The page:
We will not be using a textbook this semester, but rather a task-sequence adopted for IBL. The task-sequence that we are using was written by me. Any errors in the notes are no one’s fault but my own. In this vein, if you think you see an error, please inform me, so that it can be remedied. I reserve the right to modify them as we go, but I will always inform you of any significant changes. The notes will be released incrementally. Each link below is to a PDF file.

- Title Page
- Chapter 1: Introduction
- 1.1 What is Abstract Algebra?
- 1.2 An Inquiry-Based Approach
- 1.3 Rules of the Game
- 1.4 Structure of the Notes
- 1.5 Some Minimal Guidance

- Chapter 2: An Intuitive Approach to Groups
- Chapter 3: Cayley Diagrams
- Chapter 4: An Introduction to Subgroups and Isomorphisms
- 4.1 Subgroups
- 4.2 Isomorphisms

- Chapter 5: A Formal Approach to Groups
- 5.1 Binary Operations
- 5.2 Groups
- 5.3 Group Tables
- 5.4 Revisiting Cayley Diagrams and Our Original Definition of a Group
- 5.5 Revisiting Subgroups
- 5.6 Revisiting Isomorphisms

- Chapter 6: Families of Groups
- 6.1 Cyclic Groups
- 6.2 Dihedral Groups
- 6.3 Symmetric Groups
- 6.4 Alternating Groups

- Chapter 7: Cosets, Lagrange’s Theorem, and Normal Subgroups
- 7.1 Cosets
- 7.2 Lagrange’s Theorem
- 7.3 Normal Subgroups

- Chapter 8: Products and Quotients of Groups
- 8.1 Products of Groups
- 8.2 Quotients of Groups

- Chapter 9: Homomorphisms and the Isomorphism Theorems
- 9.1 Homomorphisms
- 9.2 The Isomorphism Theorems

- Chapter 10: An Introduction to Rings
- 10.1 Definitions and Examples
- 10.2 Ring Homomorphisms
- 10.3 Ideals and Quotient Rings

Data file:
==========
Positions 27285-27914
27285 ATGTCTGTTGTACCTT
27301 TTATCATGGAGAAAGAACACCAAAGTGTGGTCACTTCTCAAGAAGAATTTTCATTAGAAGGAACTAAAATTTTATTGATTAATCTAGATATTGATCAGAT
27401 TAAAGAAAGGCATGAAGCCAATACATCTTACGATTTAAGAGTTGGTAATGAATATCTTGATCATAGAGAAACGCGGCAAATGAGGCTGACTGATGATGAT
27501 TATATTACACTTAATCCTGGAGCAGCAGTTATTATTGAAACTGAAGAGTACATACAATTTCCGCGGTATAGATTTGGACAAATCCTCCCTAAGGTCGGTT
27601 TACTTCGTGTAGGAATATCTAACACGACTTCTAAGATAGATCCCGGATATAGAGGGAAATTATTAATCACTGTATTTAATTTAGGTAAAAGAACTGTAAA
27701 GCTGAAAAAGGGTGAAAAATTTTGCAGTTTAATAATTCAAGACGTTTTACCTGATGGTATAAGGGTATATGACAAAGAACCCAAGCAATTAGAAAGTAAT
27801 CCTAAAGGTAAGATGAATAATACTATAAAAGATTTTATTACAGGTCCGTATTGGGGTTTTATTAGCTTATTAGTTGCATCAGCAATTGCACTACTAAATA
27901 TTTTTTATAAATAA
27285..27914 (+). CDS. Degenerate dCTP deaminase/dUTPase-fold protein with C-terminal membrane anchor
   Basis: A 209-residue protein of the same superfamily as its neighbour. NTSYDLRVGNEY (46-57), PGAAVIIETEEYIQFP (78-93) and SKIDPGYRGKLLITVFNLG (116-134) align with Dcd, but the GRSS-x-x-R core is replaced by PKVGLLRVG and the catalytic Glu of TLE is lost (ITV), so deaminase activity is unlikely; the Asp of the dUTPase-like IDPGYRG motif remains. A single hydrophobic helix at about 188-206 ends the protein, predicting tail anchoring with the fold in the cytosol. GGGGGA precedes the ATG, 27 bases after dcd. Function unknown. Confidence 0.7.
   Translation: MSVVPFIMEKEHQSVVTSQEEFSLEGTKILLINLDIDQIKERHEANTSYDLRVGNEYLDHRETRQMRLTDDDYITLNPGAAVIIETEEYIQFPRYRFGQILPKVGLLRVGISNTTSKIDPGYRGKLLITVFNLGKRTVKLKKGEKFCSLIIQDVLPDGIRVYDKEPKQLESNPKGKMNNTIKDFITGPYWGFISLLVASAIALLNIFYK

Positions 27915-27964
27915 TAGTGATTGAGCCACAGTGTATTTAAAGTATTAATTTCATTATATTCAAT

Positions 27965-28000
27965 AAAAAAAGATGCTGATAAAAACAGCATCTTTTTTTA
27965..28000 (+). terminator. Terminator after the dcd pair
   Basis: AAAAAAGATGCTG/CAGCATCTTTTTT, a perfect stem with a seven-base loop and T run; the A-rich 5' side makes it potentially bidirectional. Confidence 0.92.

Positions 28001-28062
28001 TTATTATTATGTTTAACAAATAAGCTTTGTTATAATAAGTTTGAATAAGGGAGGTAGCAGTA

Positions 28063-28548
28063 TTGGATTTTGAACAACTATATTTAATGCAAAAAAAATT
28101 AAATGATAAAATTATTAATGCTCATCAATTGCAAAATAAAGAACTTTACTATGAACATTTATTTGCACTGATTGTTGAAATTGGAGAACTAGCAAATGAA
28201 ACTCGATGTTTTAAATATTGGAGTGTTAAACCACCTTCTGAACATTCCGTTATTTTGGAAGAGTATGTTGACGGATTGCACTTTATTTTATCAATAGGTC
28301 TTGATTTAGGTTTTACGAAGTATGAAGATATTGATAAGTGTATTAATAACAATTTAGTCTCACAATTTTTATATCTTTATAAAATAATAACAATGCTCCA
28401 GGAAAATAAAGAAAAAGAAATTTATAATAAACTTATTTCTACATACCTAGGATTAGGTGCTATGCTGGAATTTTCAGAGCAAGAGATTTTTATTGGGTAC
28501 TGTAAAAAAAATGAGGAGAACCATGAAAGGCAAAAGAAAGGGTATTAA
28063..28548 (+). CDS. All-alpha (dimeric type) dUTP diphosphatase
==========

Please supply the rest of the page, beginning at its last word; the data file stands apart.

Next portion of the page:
- 10.4 Maximal and Prime Ideals

- Appendix A: Prerequisites
- A.1 Basic Set Theory
- A.2 Relations
- A.3 Partitions
- A.4 Functions
- A.5 Induction

- Appendix B: Elements of Style for Proofs
- Appendix C: Fancy Mathematical Terms
- Appendix D: Definitions in Mathematics

I will not be covering every detail of the notes and the only way to achieve a sufficient understanding of the material is to be digesting the reading in a meaningful way. You should be seeking clarification about the content of the notes whenever necessary by asking questions. Here’s one of my favorite quotes about reading mathematics.

Don’t just read it; fight it! Ask your own questions, look for your own examples, discover your own proofs. Is the hypothesis necessary? Is the converse true? What happens in the classical special case? What about the degenerate cases? Where does the proof use the hypothesis?

Below are links to each exam.

- Exam 1. Coming soon.

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MAT 220: Math Reasoning

MAT 411: Abstract Algebra

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